Table of Contents Author Guidelines Submit a Manuscript
Case Reports in Dentistry

Volume 2014 (2014), Article ID 146989, 6 pages

http://dx.doi.org/10.1155/2014/146989
Case Report

Plexiform Unicystic Ameloblastoma: A Rare Variant of Ameloblastoma

1Department of Oral Pathology & Microbiology, Jawahar Medical Foundation’s Annasaheb Chudaman Patil Memorial Dental College & Hospital, Sakri Road, Morane, Dhule, Maharashtra 424001, India

2Department of Oral Pathology & Microbiology, Mahatma Gandhi Vidyamandir’s Karmaveer Bhausaheb Hiray Dental College & Hospital, Nashik, Maharashtra 422003, India

Received 13 June 2014; Revised 25 July 2014; Accepted 28 July 2014; Published 14 August 2014

Academic Editor: Tommaso Lombardi

Copyright © 2014 Swapnil S. Deore et al. This is an open access article distributed under the Creative Commons Attribution License, which permits unrestricted use, distribution, and reproduction in any medium, provided the original work is properly cited.

Abstract

The term plexiform unicystic ameloblastoma refers to a pattern of epithelial proliferation that has been described in cystic cavity. Because of unilocular presentation, it is commonly misdiagnosed as an odontogenic cyst. However, they may often behave clinically as biologically aggressive tumors. These tumors show high incidence of cortical perforation, tooth resorption and a high rate of recurrence after simple enucleation. This paper aims to provide an insight into this biologically distinct entity. A literature review on the topic has been added along with a case report highlighting the approach of diagnosis and management of such ameloblastomas.

1. Introduction

Ameloblastoma is the most common odontogenic neoplasm. Churchill is credited with the first use of the term ameloblastoma in 1934 [1]. A thorough description of ameloblastoma was given by Falkson in 1879, and since then, thousands of reports on ameloblastoma have been published [1]. There are four subtypes or variants of ameloblastomas which can presently be distinguished:(i)the classic solid/multicystic ameloblastoma (SMA),(ii)the unicystic ameloblastoma (UA),(iii)the peripheral ameloblastoma (PA),(iv)the desmoplastic ameloblastoma (DA), including the so-called hybrid lesions.

The relative frequency of unicystic ameloblastoma has been reported as 5% and 22%. Robinson and Martinez in 1977 were the first to describe unicystic ameloblastoma and to call for recognition of the entity [2]. Plexiform unicystic ameloblastoma is a relatively rare variant of unicystic ameloblastoma. We report a case of plexiform unicystic ameloblastoma of mandible in a 15-year-old male.

2. Case Report

A 15-year-old male patient reported with the chief complaint of swelling on the left side of lower jaw since 9-10 months. He noticed a swelling in the lower jaw in the posterior region, which was initially small in size and gradually increased to the present size. It was initially painless, but the patient now complains of mild intermittent pain, occasionally. The patient was prescribed antibiotics and analgesics by a general practitioner 3-4 times in the last 9 months.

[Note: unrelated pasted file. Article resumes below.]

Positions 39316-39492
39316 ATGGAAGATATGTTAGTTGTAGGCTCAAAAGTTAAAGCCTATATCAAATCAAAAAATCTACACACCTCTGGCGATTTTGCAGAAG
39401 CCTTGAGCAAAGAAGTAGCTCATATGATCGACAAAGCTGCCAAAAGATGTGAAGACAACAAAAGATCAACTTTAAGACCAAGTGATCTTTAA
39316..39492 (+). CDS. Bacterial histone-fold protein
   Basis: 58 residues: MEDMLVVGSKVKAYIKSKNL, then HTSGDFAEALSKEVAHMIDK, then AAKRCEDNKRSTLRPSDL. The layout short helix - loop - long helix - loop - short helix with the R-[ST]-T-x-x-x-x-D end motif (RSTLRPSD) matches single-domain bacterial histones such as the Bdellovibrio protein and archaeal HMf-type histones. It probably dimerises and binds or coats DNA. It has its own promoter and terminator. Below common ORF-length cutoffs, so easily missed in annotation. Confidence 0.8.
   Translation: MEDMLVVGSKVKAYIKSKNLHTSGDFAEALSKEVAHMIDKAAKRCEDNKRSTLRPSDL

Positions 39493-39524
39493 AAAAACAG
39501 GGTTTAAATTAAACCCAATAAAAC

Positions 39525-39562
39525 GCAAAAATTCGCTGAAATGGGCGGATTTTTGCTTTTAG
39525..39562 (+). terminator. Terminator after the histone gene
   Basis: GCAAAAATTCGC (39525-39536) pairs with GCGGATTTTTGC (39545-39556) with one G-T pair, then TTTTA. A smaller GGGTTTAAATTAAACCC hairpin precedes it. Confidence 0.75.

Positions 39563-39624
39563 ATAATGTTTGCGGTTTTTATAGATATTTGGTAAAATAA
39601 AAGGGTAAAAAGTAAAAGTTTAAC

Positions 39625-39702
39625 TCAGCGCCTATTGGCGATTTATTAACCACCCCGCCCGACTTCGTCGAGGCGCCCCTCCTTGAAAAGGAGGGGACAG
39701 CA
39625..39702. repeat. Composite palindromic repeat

Extraoral examination revealed a solitary swelling in the left mandibular ramus area. The swelling was roughly oval in shape with approximate size of 2 cm × 3 cm. The margins of the swelling were diffuse. The skin overlying the swelling was smooth and normal in color (Figure 1).

146989.fig.001
Figure 1: Diffuse swelling at the angle of left side of mandible.

On palpation, temperature of overlying skin of swelling was slightly elevated. The consistency of the swelling was bony hard. Medio-lateral expansion of the cortical plates was noted at angle of mandible. A single left submandibular lymph node of size approximately 1 to 1.5 cm was noted, which was slightly tender and mobile.

Intraoral examination revealed a single small swelling in retromolar area, slightly obliterating the pterygopalatine raphe. Expansion of buccal and lingual cortical plate was noted. A deep periodontal pocket was noted distal to 37 (Figure 2).

146989.fig.002
Figure 2: Slightly obliterating the pterygopalatine raphe and a deep periodontal pocket was noted distal to 37.

Provisional diagnosis on clinical examination was made as benign odontogenic lesion. Differential diagnosis of ameloblastoma, odontogenic keratocyst, dentigerous cyst associated with 38, calcifying odontogenic cyst, calcifying epithelial odontogenic tumor, and ameloblastic fibroma was considered.

Radiographic examination of the lesion showed a well-defined unilocular radiolucency involving the left side of the mandible which extended anteroposteriorly from the distal surface of the left mandibular second molar to the posterior border of ramus of mandible and superoinferiorly from coronoid notch to the inferior border of mandible. It showed well corticated borders. Resorption of the distal surface of root of the mandibular second molar was also noted (Figure 3).